Jan 13, 2012

Three activists who boarded a Japanese whaling ship on the high seas were Friday successfully transferred to an Australian customs vessel after Tokyo agreed to release them without charge.

Recommended for you

User comments : 23

Adjust slider to filter visible comments by rank

Display comments: newest first

PSz
3 / 5 (6) Dec 28, 2012
"annual hunt for the huge marine mammals" sounds so proud and majestic. And I die a little inside.
Skepticus
1.7 / 5 (12) Dec 28, 2012
Time for another atomic bomb or two, a few more nuclear power plants melt down, or a few tsunamis like the last one to even the score. What have the whales have done to them to be persistently killed? As if they are poor people and have nothing else to eat. I will cheer loudly every time the Japs die like flies until they stop this barbaric, stupid practice!
Lurker2358
2.5 / 5 (8) Dec 28, 2012
Japan hunts whales using a loophole in a global moratorium that allows killing the sea mammals for what it calls "scientific research", although the meat is later sold openly in shops and restaurants.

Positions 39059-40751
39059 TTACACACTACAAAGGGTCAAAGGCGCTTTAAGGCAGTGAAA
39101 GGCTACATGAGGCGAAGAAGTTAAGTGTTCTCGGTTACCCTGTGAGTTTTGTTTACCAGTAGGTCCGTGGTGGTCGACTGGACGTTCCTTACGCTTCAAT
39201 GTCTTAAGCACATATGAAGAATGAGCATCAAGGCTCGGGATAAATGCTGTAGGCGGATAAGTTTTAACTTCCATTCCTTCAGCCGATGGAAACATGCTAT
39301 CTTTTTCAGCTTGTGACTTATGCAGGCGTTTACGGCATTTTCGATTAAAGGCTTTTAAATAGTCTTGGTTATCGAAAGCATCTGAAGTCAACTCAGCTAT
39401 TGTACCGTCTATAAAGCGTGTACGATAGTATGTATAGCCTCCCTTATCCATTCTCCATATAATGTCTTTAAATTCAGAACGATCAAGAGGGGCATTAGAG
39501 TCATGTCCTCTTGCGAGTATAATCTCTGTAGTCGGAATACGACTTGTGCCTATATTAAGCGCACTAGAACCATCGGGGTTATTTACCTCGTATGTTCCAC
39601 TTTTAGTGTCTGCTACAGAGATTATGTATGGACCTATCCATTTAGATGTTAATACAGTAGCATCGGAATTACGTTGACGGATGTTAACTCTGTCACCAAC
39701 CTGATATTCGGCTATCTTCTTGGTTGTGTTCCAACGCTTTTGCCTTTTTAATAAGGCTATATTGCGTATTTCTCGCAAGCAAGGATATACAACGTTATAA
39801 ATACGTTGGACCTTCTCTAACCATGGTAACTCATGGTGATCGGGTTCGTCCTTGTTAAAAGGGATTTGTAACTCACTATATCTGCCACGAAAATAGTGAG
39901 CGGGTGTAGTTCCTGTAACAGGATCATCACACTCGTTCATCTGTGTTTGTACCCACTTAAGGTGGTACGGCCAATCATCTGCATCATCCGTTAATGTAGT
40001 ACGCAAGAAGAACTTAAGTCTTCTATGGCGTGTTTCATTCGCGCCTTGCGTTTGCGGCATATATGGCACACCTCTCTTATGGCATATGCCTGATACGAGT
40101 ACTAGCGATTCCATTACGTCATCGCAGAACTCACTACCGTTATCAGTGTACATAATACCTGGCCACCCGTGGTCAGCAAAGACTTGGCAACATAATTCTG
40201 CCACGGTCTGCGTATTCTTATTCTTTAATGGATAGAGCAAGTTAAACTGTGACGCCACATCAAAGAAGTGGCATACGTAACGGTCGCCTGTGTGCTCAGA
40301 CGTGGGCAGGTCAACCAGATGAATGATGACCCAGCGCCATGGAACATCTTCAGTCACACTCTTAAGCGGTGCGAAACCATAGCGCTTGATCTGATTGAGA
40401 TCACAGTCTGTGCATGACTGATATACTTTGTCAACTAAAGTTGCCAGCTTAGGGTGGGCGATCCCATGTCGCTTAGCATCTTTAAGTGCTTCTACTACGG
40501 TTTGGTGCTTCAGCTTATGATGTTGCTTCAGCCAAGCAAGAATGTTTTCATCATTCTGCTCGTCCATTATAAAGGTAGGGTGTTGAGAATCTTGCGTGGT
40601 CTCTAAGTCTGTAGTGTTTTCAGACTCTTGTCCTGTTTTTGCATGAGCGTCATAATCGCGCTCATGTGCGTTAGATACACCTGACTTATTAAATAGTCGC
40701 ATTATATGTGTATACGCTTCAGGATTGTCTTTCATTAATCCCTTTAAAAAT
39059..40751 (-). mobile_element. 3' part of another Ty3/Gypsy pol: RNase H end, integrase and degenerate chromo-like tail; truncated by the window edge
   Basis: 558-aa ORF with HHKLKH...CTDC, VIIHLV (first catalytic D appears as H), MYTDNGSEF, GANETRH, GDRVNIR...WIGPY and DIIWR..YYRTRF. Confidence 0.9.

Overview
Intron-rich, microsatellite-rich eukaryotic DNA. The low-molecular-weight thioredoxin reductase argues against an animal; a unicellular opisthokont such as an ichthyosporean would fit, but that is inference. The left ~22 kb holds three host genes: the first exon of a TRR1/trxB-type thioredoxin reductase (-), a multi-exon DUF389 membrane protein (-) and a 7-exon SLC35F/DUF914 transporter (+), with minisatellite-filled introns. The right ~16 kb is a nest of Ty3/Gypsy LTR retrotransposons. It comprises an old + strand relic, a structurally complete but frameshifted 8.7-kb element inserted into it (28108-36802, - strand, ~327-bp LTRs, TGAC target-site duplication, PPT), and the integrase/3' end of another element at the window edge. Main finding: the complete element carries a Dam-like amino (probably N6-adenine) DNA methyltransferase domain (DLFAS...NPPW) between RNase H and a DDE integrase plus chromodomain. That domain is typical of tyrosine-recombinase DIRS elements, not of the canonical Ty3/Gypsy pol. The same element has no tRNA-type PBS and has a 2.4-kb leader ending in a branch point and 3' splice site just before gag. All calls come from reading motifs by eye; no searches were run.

Would you prefer they kill the whales and not sell them at all? Or maybe make dog meat out of them?

What have the whales have done to them to be persistently killed?


It's no different than fishing for well, fish, crabs, shrimp, etc.

The whales probably die a quicker death than fish in most cases, when you think about it.

I bet your grand parents or great-grandparents ate whale meat, and used whale blubber as a fuel or lubricant at some time.

Fishing, hunting, and whaling are actually more efficient than farming, because they don't require constant input and maintenance, so long as they are managed properly.

For the record, I oppose fining or anything similar. I believe it's obvious for both moral and practical reasons that we should use all of what we catch or kill.